'We can't keep making excuses' - Calls to 'abolish' mental health trust if rapid turnaround fails
A Suffolk MP will join calls to abolish the region's mental health trust unless there is clear evidence of significant improvement by the end of January, it has emerged.
Sandy Martin, who represents Ipswich, made the announcement after taking part in a crunch talks with the Care Quality Commission and NHS Improvement this morning.
All Suffolk and Norfolk MPs were invited to take part via a conference call, though representatives for the Norfolk and Suffolk Foundation Trust (NSFT) were not involved.
Health secretary and West Suffolk MP Matt Hancock was unable to join in as he had a ministerial commitment.
During the call MPs demanded answers about the future of NSFT after it was ranked ‘inadequate’ for a third time.
CQC chiefs said it is unlikely to be inspected fully next month, but noted that NSFT’s chief executive Antek Lejk anticipates significant progress to be made by late January.
However, Mr Martin said if the trust does not make a rapid turnaround in time he will join calls for its abolition, adding: “I believe we need to have an end-point beyond which we do not allow the trust to continue to fail.
“I was disappointed that we could not agree a date today, but I will repeat my call for a decisive end-point in January. Unless there is clear evidence of significant improvement in the near future I will join calls for the abolition of the trust. I believe those who need to use our mental health services have the right to know the dire situation is being improved.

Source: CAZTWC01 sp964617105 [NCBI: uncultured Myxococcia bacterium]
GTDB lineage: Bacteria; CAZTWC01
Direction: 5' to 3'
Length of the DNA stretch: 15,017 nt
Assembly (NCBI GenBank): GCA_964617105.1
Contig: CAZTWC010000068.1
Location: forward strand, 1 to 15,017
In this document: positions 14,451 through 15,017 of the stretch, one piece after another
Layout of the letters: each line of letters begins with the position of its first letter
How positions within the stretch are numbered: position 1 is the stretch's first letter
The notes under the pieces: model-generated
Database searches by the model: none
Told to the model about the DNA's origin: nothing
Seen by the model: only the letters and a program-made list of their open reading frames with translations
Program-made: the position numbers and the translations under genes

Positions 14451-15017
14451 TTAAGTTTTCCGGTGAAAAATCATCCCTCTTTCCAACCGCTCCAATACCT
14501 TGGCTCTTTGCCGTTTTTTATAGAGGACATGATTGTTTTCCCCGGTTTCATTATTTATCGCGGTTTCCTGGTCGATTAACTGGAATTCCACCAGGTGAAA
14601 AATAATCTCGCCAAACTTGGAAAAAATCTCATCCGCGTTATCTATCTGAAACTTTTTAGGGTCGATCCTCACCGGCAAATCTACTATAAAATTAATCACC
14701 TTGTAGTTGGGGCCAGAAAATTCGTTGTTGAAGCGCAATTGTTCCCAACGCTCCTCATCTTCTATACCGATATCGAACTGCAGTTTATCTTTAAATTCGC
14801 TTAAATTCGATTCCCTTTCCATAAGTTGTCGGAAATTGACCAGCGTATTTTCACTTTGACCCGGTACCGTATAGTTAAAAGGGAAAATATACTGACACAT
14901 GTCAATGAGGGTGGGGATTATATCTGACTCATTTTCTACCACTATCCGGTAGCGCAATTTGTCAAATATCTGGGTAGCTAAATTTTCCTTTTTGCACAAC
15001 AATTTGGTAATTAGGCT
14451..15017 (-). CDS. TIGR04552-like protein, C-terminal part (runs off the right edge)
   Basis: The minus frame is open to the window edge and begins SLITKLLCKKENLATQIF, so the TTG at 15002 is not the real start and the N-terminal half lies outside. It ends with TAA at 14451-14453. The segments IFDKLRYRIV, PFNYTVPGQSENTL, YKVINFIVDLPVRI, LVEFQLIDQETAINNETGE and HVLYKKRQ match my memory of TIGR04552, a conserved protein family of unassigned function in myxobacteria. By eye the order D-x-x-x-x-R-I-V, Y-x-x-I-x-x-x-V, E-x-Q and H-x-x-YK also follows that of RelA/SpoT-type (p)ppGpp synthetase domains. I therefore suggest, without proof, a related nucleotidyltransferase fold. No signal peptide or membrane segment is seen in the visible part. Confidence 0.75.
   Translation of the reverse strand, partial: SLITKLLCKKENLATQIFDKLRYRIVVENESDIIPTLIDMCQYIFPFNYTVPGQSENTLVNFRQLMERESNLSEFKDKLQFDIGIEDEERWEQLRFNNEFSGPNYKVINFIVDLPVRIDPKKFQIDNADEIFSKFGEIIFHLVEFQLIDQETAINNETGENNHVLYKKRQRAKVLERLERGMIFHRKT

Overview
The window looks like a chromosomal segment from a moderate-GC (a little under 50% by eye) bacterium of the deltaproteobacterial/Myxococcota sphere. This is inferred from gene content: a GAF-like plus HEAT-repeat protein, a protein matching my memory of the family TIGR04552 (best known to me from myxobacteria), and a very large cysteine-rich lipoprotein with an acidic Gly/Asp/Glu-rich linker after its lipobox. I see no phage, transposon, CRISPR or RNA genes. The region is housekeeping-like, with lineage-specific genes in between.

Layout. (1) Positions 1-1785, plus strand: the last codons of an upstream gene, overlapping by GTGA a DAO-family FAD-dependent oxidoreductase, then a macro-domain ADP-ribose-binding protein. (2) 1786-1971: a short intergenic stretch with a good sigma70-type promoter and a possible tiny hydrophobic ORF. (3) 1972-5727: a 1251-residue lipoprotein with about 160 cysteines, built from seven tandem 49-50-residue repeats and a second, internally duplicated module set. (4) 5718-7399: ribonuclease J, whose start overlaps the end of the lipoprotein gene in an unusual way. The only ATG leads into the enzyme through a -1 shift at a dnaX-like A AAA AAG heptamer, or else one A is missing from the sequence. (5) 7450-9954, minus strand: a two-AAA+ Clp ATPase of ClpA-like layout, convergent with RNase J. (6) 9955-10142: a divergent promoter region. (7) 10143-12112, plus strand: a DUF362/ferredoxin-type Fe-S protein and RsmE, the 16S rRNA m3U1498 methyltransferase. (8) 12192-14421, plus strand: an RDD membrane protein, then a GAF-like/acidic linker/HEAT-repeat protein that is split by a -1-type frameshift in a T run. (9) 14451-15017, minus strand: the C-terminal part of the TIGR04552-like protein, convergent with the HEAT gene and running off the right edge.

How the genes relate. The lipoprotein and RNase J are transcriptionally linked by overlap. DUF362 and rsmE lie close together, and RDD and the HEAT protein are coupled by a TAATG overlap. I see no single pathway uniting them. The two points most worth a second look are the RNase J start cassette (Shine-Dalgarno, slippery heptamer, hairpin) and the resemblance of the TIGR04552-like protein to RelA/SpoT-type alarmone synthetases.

“We cannot just continue to make excuses for the organisation on the basis of vague promises.”
Inspectors from the health watchdog said they will continue to monitor progress at NSFT.
MPs were also reassured of regular updates and a face-to-face meeting was earmarked for January.
The prospect of Suffolk splitting with Norfolk was also brought up, Mr Martin said, and it is understood NHS Strategic Transformation Partnerships (STPs) in both counties are currently discussing where they want NSFT to go.
Ahead of the conference call, Conservative South Suffolk MP James Cartlidge said: “The future of the NSFT is incredibly important.
“I want to see it sorted out and improve.
“I hope that the NHS take whatever the appropriate solutions.”
Questions have been asked over whether strong enough action has been taken so far, considering the organisation has now failed multiple times.
Calls have also been made for NSFT to be placed into special administration – a classification kept strictly for health organisations with poor performance, also known as a ‘failure regime’.
CQC bosses and Mr Hancock said this step has not yet been ruled out.
Chief executive Antek Lejk, who did not take part in the call, said the trust is addressing immediate concerns found by the CQC.
He added:“Since receiving the draft CQC report, we have been taking action to address the immediate concerns found by the CQC and listening to our staff and service users to make sure we fully understand the deeper challenges faced by the trust.
“All of our focus is on improving the quality of services and looking at how we can best support our staff to enable us to move out of special measures and build a high quality service culture.
“This means that as a trust we need to be able to deliver consistent services of the standard we believe the people we serve deserve, and of which all of our staff can be proud.
“That is our priority.”